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I find that if you're SVing something with liquid in the bag (marinade, olive oil at room temp, etc) it's very hard to get a really good vacuum with the foodsaver because it starts to suck liquid into the machine before it finishes sucking all the air... so I've manually stopped the vacuum and sealed it before it's finished "sucking".... these have the tendency to float... if I vac something that's dry I've never had a problem with floaters...

Lately, if I want to do something that's been marinated or in olive oil, I'll use a zip lock bag and seal it in a sink full of water... when you put the open bag in the sink, the surrounding water pushes all the air out... just give it a little jostling and you can get all the air bubbles out, then move the bag so that the zip lock is just at the water line and seal it.... I haven't had a problem with floaters ever since... and they're a lot cheaper than the foodsaver bags!!!

I routinely marinate all my meat. Wrapping in cling film before bagging keeps the marinade within the cling film and allows me to apply full vacuum with my clamp machine (see post #2951). As cling film sticks to the bag, I wrap it in paper towel, so it slides easily into the bag, and then pull out the paper towel.

gallery_65177_6724_20149.jpg -> gallery_65177_6724_27565.jpg -> gallery_65177_6724_23595.jpg ->

gallery_65177_6724_27817.jpg -> gallery_65177_6724_11247.jpg -> gallery_65177_6724_4989.jpg


Peter F. Gruber aka Pedro

eG Ethics Signatory

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I've also seen the suggestion that you should freeze portions of the liquid you wish to use in your sous vide preparations (perhaps in ice blocks), so that they won't get sucked out as you seal the bag but they'll melt and become liquid when they're in the water bath.

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That's a good idea - but I was thinking about if you wanted to cook something 'in liquid', not just marinated - sort of like a braise... There are many times that I cook things in a court bouillon, stock or equivalent flavored liquid - the great thing about SV is that you only need a few Tbs of liquid as opposed to a few cups in traditional cooking.

It's true that you can pre-freeze many liquids and add them to the bag, but I've found that mostly it's a pain in the neck - frozen olive oil melts really quickly, for instance, and it's always a race against the clock to add it to the bag, vacuum and seal before it starts working it's way up the bag. Plus, I usually like my oil flavored, and unfortunately, I'm usually more on the spontaneous side to plan too far in advance...

Lastly, I have a small apartment kitchen, and my foodsaver typically lives on a high shelf in a cupboard where I have to get a step ladder to access it (I have very limited counterspace) - so it's a pain to constantly get the thing, so I try to avoid it as much as possible...

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The solution to this is to have a large "tail" on the bag. Then what you do is put the solid food and the liquid into the bag, then you "stand" the bag up on the counter so that the food and liquid bunches at the bottom end of the bag. Then you bend over the "tail" end of the bag and put that into the FoodSaver-type machine (make a gently curving fold rather than a sharp fold). Then you start the vacuum. If you do it right, the machine will first evacuate all the air and then you can see that thin layer of liquid rising towards the sealer in the little capilaries of the FoodSaver bag. Keep your eye on the liquid and hit "manual seal" when it gets to within an inch or so of the sealer (usually the machine will go into sealing mode before this anyway). Works every time. This is easier to do with my "semipro" sealer because it has a transparent top that makes it easy to see all the way into the chamber. Later, if you like, you can roll up the "tail" end and put that inside the vacuum chamber so you can manually seal the bag further down the "tail."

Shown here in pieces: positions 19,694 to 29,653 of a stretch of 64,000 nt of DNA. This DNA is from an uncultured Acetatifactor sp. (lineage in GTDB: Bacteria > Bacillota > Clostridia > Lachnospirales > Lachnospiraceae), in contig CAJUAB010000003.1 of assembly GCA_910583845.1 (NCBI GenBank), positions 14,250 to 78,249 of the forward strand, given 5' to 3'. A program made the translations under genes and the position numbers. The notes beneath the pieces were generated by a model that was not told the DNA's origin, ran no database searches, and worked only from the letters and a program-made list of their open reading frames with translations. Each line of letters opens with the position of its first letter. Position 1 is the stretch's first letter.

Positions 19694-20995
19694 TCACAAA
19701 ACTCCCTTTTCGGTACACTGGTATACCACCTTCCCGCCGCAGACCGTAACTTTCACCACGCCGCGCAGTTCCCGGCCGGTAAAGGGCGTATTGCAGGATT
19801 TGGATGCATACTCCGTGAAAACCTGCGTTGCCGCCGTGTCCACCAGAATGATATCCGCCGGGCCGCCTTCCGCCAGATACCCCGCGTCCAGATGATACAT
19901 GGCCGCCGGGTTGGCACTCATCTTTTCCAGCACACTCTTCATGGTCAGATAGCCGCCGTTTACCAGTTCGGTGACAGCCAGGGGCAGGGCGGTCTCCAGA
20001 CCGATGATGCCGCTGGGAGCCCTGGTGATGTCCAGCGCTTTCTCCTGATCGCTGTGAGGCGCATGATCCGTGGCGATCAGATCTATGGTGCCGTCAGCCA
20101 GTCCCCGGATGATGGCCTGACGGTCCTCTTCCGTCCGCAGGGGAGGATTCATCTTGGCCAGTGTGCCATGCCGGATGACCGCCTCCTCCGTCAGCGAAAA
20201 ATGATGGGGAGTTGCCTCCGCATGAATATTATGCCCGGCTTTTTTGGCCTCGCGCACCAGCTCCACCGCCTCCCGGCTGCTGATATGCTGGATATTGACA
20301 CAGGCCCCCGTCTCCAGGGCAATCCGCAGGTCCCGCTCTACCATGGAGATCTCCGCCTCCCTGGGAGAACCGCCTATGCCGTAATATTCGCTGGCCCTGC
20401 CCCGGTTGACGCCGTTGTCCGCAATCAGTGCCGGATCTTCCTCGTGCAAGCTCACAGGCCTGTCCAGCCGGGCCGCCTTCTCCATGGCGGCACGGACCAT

--

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No chance with my machine, when I hit "seal", suction continues and heating takes a few seconds to seal, so I should hit "seal" 5 seconds before liquid reaches the sealer, which in contrast to the cling-film method is not foolproof. And while I wash my hands after giving the meat a gentle massage with the creamy marinade, where do I place the meat if not on a piece of cling-film? Et voilà!


Peter F. Gruber aka Pedro

eG Ethics Signatory

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I really like the Saran wrap idea. IT makes sense for when the meat is lightly marinated and will give it a try next time in an effort to get as tight a package as possible. Like others, I never manage to think far in advance to have frozen marinades or oil or what have you. It also always seems like when I do add a cube of frozen liquid into the bag, when it melts, the contents of the FS bag are very loose.